19

Question

I've just started getting back into Java recently and never had an opportunity to use try-with-resources. On the surface it looks great as it can cut down on code, but under the hood is it more or less expensive of an operation than the traditional try-catch? I know try-catch already is an expensive operation, hence my curiosity.

I gave both types a simple test and didn't notice much of a difference at all:

Test Examples

Try-With-Resources Test

long startTime = System.currentTimeMillis();
ArrayList<String> list = null;

try (Scanner sc = new Scanner(new File("file.txt"))) {
    list = new ArrayList();
    while (sc.hasNext()) {
        list.add(sc.next());
    }
} catch (Exception ex) {
    System.err.println("Error: " + ex.getMessage());
} finally {
    long endTime = System.currentTimeMillis();
    System.out.println("The program completed in " + (endTime - startTime) + " ms");
}

Traditional Try-Catch Test

long startTime = System.currentTimeMillis();
ArrayList<String> list = null;
Scanner sc = null;

try {
    sc = new Scanner(new File("file.txt"));
    list = new ArrayList();
    while (sc.hasNext()) {
        list.add(sc.next());
    }
} catch (Exception ex) {
    System.err.println("Error: " + ex.getMessage());
} finally {
    sc.close();
    long endTime = System.currentTimeMillis();
    System.out.println("The program completed in " + (endTime - startTime) + " ms");
}

Results

Both resulted in a time of 15-16ms - no real noticeable difference at all. But admittedly this is a very small test example.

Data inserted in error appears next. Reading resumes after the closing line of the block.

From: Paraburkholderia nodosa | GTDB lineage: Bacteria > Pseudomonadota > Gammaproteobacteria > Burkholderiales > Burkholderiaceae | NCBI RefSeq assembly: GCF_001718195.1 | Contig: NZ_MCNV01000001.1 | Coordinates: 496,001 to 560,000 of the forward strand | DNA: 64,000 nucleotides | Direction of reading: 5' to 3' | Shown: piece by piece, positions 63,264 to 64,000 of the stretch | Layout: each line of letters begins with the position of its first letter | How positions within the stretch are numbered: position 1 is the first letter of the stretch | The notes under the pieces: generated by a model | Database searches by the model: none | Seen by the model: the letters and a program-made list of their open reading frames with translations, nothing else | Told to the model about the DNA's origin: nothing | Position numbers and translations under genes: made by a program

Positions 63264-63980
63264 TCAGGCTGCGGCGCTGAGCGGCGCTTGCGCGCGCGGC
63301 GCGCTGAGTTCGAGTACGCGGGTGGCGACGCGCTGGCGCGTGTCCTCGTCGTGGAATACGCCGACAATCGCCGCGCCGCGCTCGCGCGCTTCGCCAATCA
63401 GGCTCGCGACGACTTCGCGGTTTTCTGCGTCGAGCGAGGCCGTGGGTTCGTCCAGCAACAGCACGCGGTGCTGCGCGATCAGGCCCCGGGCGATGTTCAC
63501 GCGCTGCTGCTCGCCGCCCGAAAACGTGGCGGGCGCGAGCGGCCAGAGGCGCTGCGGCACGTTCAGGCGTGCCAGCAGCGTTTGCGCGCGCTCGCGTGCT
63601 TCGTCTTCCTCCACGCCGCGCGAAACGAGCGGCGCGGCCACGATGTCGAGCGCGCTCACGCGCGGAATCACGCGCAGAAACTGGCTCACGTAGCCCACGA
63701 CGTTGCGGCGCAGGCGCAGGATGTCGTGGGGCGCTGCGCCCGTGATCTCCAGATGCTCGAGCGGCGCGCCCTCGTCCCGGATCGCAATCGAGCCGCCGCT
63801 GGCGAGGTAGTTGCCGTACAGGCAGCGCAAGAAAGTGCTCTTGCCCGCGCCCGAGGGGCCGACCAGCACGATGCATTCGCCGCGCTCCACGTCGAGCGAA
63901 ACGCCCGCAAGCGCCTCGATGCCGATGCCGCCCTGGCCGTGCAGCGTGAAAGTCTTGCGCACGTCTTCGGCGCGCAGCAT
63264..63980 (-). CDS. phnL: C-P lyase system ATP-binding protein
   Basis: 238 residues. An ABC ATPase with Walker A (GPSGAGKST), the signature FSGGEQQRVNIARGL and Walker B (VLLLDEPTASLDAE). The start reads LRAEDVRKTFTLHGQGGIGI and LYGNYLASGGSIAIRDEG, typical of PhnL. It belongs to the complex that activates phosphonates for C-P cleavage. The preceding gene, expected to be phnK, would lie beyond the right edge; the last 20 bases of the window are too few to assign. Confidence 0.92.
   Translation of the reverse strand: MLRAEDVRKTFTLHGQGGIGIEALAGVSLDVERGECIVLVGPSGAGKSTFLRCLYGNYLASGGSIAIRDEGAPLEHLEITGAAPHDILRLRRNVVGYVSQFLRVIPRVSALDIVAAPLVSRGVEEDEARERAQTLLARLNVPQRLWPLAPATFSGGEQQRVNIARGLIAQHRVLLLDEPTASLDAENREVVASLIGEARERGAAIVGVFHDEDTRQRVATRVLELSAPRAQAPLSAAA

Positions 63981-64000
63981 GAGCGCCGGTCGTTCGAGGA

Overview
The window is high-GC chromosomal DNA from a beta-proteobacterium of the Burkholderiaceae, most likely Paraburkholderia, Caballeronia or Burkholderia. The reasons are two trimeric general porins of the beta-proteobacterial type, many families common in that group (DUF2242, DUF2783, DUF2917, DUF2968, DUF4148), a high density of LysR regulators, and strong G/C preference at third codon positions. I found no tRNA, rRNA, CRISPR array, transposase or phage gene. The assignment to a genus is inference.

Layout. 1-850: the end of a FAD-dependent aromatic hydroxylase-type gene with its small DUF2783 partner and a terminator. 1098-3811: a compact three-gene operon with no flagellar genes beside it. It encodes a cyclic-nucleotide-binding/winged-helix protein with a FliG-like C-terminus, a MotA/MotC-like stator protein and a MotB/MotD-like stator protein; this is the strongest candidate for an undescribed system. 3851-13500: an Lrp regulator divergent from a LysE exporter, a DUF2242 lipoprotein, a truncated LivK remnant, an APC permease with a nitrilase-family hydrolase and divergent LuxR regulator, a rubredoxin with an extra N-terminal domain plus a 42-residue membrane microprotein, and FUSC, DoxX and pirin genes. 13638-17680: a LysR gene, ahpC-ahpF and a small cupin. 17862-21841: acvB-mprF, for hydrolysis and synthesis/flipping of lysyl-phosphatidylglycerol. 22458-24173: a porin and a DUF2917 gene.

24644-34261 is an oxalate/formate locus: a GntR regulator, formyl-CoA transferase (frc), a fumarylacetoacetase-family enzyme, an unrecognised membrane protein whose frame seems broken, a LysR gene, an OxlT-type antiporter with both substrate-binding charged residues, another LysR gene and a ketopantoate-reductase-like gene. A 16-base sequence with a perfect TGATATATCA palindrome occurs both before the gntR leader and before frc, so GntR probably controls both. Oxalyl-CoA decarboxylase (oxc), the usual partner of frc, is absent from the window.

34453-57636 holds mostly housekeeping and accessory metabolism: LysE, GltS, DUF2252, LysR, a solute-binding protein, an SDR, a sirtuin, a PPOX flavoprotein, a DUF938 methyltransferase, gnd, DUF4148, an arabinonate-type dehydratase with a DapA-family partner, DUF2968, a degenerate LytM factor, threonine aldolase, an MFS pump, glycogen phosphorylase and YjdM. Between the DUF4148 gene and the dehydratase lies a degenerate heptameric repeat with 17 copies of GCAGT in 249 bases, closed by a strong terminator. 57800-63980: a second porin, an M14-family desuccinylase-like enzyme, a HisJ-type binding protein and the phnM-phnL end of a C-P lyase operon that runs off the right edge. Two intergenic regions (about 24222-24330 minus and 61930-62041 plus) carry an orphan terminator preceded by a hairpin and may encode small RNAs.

My question again: Under the hood is try-with-resources more or less expensive than a traditional try-catch?

  • 6
    Check the bytecode generated by using javap -c YourClassCompiled.class. If it's the same, then there's nothing to worry about. – Luiggi Mendoza Jan 28 '15 at 16:18
  • 2
  • 4
    You can't measure millisecond-level delays with currentTimeMillis. The granularity is probably 15-16 ms, meaning it'll always report some multiple of that. Benchmarking is a complicated affair and the naive approach is seldom correct - see Nanotrusting nanotime. – Doval Jan 28 '15 at 21:48
  • 1
    The difference between the try-with-resources and your try-catch is that your try-catch is buggy. sc.close() may throw a NullPointerException. Even if the try-with-resources had a performance impact (which it doesn't), always use it. It will prevent bugs like these. – xehpuk Jan 29 '15 at 10:03
34
  1. try-catch is not the expensive part. Throwing the exception is (generating the stacktrace).
  2. "Expensive" above means "costs some microseconds".
  3. try-with-resources is just try-catch with proper code needed to reliably close the resource.
  4. Your measurement code cannot prove anything due to all the well-known pitfalls of trying to measure performance within an optimizing runtime such as HotSpot. You need to warm up, repeat the same many times, and much more.
  5. If your result is above 10 ms, then clearly you cannot have an issue with try-catch, which can altogether impose an overhead of several microseconds.
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  • 2
    Interesting. It appears I have some reading to do. Thanks for the clear answer. – Drew Kennedy Jan 28 '15 at 16:32